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On January 11, 1881, the Hereford ran aground at Inglesby Reef near Port Phillip Heads, close to Point Lonsdale, Victoria, Australia.  The 1456 ton ship would remain stranded until she would be finally towed off the reef on March 12, 1881.

But her running aground would lead to the deaths of 2 men – Constable David Digby and Lumper Frank Wright.

On January 17, 1881, a police presence was requested aboard the wreck of the Hereford and Mounted Constable Purcell and Foot Constable Digby were transported out to the ship.  There were about 30 other persons on board looking after the safe removal of the cargo and those in charge of the ship.

Once the policemen were aboard the ship, the weather took a turn for the worst.  It was decided that the seas were too rough for the two constables to return to shore.  But overnight, the weather became tempestous! Waves were breaking over the ship and water was running into the cabins, the ship was bumping horribly against the reef.  All on board were fearful for their lives.  At 7.30am the following morning it was decided to launch the remaining boat in an attempt to find the boat that had come loose in the night and to return the policemen to the shore.

The two Constables, a crew of five and seven lumpers began the journey from the Hereford to shore.  Everything was going to plan until about 50 yards from shore the boat run onto a sandbank.  All the men were instructed to jump overboard but unfortunately a large wave capsized the boat.  Most of the men would manage to grab the upturned boat to avoid being swept out to sea by the receding wave, but Constable David Digby and Frank Wright were not so lucky.  Constable Purcell was brought to shore with great difficulty.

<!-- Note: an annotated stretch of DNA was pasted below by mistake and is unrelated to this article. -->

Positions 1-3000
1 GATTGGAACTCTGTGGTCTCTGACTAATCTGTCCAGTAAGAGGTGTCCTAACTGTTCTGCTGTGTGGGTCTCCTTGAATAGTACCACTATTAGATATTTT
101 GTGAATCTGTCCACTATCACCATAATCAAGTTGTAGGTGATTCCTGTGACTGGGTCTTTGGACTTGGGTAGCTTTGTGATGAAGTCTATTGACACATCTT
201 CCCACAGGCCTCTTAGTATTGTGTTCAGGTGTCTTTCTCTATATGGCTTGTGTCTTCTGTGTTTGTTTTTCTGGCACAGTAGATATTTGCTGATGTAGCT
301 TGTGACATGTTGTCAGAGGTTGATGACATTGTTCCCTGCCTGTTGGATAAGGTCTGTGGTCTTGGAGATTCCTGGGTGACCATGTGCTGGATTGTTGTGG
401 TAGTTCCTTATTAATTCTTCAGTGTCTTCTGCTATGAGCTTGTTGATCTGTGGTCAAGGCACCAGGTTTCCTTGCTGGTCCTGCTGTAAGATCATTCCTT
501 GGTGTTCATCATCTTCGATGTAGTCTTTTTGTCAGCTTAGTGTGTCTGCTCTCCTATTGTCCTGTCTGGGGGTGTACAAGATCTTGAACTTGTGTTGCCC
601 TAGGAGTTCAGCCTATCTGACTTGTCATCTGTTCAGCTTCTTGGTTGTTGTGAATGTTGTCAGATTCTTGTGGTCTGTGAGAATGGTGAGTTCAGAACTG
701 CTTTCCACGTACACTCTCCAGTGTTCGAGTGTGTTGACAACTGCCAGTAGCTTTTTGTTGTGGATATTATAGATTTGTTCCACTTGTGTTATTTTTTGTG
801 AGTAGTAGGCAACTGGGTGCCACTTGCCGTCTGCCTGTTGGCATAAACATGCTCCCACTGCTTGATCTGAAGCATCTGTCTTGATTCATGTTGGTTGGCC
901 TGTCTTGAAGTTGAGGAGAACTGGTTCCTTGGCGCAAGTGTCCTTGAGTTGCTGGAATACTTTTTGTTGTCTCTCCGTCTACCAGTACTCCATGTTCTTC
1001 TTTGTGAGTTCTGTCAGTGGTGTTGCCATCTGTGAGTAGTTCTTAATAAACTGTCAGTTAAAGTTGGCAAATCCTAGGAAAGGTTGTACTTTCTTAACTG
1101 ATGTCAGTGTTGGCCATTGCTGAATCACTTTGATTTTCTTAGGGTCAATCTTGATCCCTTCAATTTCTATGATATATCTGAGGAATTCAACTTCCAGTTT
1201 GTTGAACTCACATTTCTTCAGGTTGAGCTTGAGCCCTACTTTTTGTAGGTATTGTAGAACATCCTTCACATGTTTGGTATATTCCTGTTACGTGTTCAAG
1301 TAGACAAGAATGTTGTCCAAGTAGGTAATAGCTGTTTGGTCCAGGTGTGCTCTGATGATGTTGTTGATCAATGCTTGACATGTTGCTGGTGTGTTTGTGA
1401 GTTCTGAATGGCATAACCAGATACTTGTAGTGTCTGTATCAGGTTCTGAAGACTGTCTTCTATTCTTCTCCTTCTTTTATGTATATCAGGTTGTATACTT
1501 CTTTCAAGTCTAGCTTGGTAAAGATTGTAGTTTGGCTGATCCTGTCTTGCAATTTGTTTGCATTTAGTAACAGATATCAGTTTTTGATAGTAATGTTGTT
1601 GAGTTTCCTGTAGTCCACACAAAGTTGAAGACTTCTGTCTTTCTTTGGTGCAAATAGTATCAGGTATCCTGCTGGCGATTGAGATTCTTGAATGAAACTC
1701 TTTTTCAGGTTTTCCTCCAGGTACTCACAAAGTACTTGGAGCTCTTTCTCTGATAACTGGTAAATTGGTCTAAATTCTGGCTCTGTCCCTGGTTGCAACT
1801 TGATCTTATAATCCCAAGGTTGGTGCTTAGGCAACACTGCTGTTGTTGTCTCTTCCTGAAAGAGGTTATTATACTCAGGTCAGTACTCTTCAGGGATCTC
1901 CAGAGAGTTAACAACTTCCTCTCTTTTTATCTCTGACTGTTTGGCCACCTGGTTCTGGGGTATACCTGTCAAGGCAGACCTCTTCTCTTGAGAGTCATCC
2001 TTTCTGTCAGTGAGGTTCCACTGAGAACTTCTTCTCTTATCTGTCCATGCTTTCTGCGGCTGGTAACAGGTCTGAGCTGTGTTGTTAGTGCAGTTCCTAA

A search was undertaken for the missing men but was called off around 11am with no sign of the two men.  Their bodies were not recovered.

Constable David Digby was aged 50 years and left behind a wife and a large family to mourn his loss.

Constable Digby is listed on the Police Honor Roll for those who lost their lives while doing their duty.

 

ON THIS DAY ……… 20th March 1902

The new £2252 lighthouse at a Point Lonsdale, mouth of Port Philip Bay, Victoria was lit for the first time on the evening of the 20th March 1902. The 24 metre high lighthouse had been under construction by builder George Coate for about 14 months. When the foundations was being dug by a workman, he rammed his crowbar into the excavation and it disappeared into the ground. On investigation the crow bar was found inside Buckley’s Cave. Because of this the lighthouse foundations needed to be shifted nearly seven metres eastward. Almost 180 tons of concrete was used to build the lighthouse. (Buckley’s Cave is rumoured to be where escaped convicted William Buckley lived before white settlers arrived in the colony).

 

 

ON THIS DAY ……… 20th March 1902

The new £2252 lighthouse at a Point Lonsdale, mouth of Port Philip Bay, Victoria was lit for the first time on the evening of the 20th March 1902. The 24 metre high lighthouse had been under construction by builder George Coate for about 14 months. When the foundations was being dug by a workman, he rammed his crowbar into the excavation and it disappeared into the ground. On investigation the crow bar was found inside Buckley’s Cave. Because of this the lighthouse foundations needed to be shifted nearly seven metres eastward. Almost 180 tons of concrete was used to build the lighthouse. (Buckley’s Cave is rumoured to be where escaped convicted William Buckley lived before white settlers arrived in the colony).